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Full Five Star Vivid, Affecting Saga


A superb saga surveying 3 generations of intertwining families as they migrate or marry the indigenous and assimilate into Zambia. Highly affecting (almost to shock and awe with its denouement) and brimming with vibrant characters, without an ounce of romanticizing or sentimentalities.

I cannot imagine 10 fiction or nonfiction books will be published this year that are better. A must for literati: it will most certainly be a finalist or be short-listed later this year for the Man Booker, the Natl Book Award, etc.

2 of 3 people found this review helpful

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Saga of 3 families in Zambia over a century

I loved this book about the history of Zambia told through the lives of 3 interconnected families, one black,one white, one brown.
There are memorable characters, a bit of magical realism, relationships and reconnections over 3 generations. I had to go back to the first chapter to read the setup of 3 family relationship that occurs due to a ferocious child of one family.

The Reader has an incredible ability to take on many African and European accents and though there were zillions of Zambians, each had their own cadence and personality. I had listened to a Angela Carter novel read by the same actor. She was 100 times more enjoyable on this adventure. She seems to choose wondrous , character-laden romps to narrate.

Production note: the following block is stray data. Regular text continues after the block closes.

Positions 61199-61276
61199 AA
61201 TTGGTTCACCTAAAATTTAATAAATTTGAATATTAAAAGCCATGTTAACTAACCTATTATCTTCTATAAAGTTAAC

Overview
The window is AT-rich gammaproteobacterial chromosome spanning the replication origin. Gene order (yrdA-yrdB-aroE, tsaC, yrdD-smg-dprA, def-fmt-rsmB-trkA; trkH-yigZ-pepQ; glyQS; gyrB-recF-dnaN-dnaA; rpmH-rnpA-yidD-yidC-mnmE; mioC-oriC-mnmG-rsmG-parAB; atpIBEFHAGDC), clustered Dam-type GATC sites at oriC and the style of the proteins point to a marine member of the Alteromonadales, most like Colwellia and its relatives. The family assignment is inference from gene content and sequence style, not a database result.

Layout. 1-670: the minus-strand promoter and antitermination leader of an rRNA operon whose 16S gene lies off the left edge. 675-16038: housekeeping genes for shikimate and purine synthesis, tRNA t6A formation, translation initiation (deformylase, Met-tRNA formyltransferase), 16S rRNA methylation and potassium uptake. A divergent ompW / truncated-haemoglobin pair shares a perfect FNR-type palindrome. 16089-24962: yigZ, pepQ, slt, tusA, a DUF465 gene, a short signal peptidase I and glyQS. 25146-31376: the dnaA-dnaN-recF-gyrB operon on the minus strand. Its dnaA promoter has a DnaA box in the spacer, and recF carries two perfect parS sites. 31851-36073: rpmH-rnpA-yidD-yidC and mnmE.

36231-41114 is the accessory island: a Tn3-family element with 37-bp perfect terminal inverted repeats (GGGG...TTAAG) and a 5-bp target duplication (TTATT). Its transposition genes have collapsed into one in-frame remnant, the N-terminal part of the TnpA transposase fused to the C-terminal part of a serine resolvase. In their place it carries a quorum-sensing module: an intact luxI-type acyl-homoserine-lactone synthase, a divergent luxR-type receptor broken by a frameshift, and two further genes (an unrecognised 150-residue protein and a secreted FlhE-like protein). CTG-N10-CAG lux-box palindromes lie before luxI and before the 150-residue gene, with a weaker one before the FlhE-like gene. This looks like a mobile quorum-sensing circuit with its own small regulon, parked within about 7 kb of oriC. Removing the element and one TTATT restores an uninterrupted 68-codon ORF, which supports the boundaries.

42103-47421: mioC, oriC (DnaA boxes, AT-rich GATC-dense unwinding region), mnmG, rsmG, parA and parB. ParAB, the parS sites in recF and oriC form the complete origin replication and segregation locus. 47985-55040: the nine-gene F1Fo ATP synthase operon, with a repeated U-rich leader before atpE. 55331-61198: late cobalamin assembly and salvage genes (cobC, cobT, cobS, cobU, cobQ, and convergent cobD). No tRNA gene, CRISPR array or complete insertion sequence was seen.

I highly recommend this book . Its worth every moment.

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Supreme narration of an epic African saga.

Amazing. A narrative triumph! A book to listen to more than once both for the story and the voices.

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Maybe the author was overly ambitious?

The Old Drift is a multi-part saga. The story and writing hang together well in the first two parts, but then things get very messy in the third part. Too bad as the character development and plots and sub-plots are engrossing . Part 3 reads more like vignettes than the type of tight and effective story-telling in the first two parts.

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Listened to it 2x in a row

Loved the language, loved the narrators. Seldom got bogged down in 25 hours of listening.

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Worth listening twice!

SO much going on here, I feel like I only absorbed a tiny bit of what's there to be gleaned. I will definitely dive in again. Excellent narration as well.

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Afrofuturism meets familial tragedy

This is a a great book. I listened to the audiobook and it was very entertaining and engaging. The story is complex and engaging. It intertwines Zambian history with three generations of three different families.

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Disappointed

I couldn’t get through this book soooo slow.
One of the few that I just couldn’t finish

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On Par with the Greats

This was a slow rollercoaster of a story, with amazing performances that really brought the characters to life. It's a little of every kind of story.

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Modern masterpiece

So much to like about the book. Against the historical backdrop of Zambia, Serpell weaves together 3 families and propels them into a dystopian future. The Narrator was excellent.